OUR Pledge!

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On 24th May 2011, a batch of our Physiotherapy seniors graudated from the school. It was the end of their 3 years here in NYP, and also the beginning of their working life for some and pursuing of higher education for others. I was there during the ceremony itself, and I must say the moment when they were up on stage, shaking hands with the Director of SHS, receiving their cert, wearing their graduand gown — that must have been one of their proudest moment in their life!

So, CONGRATS to our Physiotherapy Class of 2010/2011, and all the best for all that is to come! 🙂

During the graduation ceremony, the nurses recited their Nursing Pledge with gusto and the first thought that came into my mind was: “What about Physio’s? (And the other Allied Health courses)” So, recently, one of our CardioPulmonary lecturers posted this up on our FB group, and a Year 3 senior also posted the same thing at Musings of a Physio Student not too long ago.

It’s our very own Physiotherapist’s Pledge! Though I think it is more US-based, but I thought it’ll be good to share it here, so that if you’re not a current Physio student & somehow or other happened to chance upon this site, you might be really inspired by the pledge & decide to join us! 🙂

You might wanna save this image & set it as your wallpaper/print out a mini version & carry it along with you all the time! 🙂

Also, for those who’re curious,

This is the Nurses’ Pledge:
In full knowledge of the obligations I am undertaking, I PROMISE to provide a competent standard of care for the sick, regardless of race, religion and status, sparing no effort to alleviate suffering and promote health and to refrain from any action which might endanger life.

I will respect at all times the dignity of the patients under my care, holding in confidence all personal information entrusted to me.

I will maintain my professional knowledge and skill at the highest level and give support and co-operation to all members of the health team.

I will abide by the Singapore Nursing Board Standards of Practice for Nurses and Midwives, and be responsible and accountable at all times for my nursing actions and decisions.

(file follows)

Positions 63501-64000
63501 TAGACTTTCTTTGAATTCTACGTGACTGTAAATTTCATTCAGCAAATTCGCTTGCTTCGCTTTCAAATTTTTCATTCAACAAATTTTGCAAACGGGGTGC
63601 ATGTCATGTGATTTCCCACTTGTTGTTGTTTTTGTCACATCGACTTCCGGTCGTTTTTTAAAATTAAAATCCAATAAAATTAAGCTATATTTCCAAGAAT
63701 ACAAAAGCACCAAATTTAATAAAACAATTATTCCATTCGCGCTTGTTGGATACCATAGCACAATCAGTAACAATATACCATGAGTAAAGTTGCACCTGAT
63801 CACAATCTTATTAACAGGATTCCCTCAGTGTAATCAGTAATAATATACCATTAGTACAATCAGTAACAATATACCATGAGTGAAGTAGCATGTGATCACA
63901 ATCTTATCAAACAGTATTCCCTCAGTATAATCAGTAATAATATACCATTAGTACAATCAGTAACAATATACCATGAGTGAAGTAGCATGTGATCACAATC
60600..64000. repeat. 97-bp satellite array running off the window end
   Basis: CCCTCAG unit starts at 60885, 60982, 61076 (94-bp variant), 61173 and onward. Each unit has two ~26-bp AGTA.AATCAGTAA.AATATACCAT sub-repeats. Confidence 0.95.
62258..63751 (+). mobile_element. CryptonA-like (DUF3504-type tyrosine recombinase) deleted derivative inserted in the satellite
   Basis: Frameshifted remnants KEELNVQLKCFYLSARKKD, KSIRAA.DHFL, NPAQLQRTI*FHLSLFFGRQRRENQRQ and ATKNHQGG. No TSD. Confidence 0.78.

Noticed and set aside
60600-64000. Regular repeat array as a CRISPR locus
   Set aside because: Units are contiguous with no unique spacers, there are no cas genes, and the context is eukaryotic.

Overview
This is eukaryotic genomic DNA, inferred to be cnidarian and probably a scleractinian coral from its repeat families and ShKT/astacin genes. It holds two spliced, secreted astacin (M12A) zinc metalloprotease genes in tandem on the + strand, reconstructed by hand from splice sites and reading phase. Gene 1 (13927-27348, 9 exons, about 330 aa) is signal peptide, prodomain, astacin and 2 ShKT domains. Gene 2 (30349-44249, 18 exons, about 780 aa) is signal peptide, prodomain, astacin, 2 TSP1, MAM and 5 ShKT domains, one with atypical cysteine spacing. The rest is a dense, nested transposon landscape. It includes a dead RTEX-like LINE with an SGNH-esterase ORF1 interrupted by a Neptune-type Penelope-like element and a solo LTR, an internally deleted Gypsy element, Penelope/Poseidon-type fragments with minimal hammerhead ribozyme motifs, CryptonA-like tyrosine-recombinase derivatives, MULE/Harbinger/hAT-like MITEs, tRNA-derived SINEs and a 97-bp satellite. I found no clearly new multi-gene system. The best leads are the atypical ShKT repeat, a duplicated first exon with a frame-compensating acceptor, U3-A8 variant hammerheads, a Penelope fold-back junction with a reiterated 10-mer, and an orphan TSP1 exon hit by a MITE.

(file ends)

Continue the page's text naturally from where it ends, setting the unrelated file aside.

I will do my utmost to honour the Code of Ethics and Professional Conduct of the Singapore Nursing Board. I will uphold the integrity of the professional nurse.

And this is the Hippocratic Oath, taken by medical doctors:
I swear to fulfill, to the best of my ability and judgment, this covenant:

I will respect the hard-won scientific gains of those physicians in whose steps I walk, and gladly share such knowledge as is mine with those who are to follow.

I will apply, for the benefit of the sick, all measures [that] are required, avoiding those twin traps of overtreatment and therapeutic nihilism.

I will remember that there is art to medicine as well as science, and that warmth, sympathy, and understanding may outweigh the surgeon’s knife or the chemist’s drug.

I will not be ashamed to say “I know not,” nor will I fail to call in my colleagues when the skills of another are needed for a patient’s recovery.

I will respect the privacy of my patients, for their problems are not disclosed to me that the world may know. Most especially must I tread with care in matters of life and death. If it is given me to save a life, all thanks. But it may also be within my power to take a life; this awesome responsibility must be faced with great humbleness and awareness of my own frailty. Above all, I must not play at God.

I will remember that I do not treat a fever chart, a cancerous growth, but a sick human being, whose illness may affect the person’s family and economic stability. My responsibility includes these related problems, if I am to care adequately for the sick.

I will prevent disease whenever I can, for prevention is preferable to cure.

I will remember that I remain a member of society, with special obligations to all my fellow human beings, those sound of mind and body as well as the infirm.

If I do not violate this oath, may I enjoy life and art, respected while I live and remembered with affection thereafter. May I always act so as to preserve the finest traditions of my calling and may I long experience the joy of healing those who seek my help.

—Written in 1964 by Louis Lasagna, Academic Dean of the School of Medicine at Tufts University, and used in many medical schools today.

FYI, doctors, nurses, dentists, pharmacists, etc all do have their own pledges as well!

Mid-sem break is coming up really soon and we can soon have a short breather, so ALL THE BEST to Year 1s & 2s with our exams and to Year 3s with their exciting FYP! 😀

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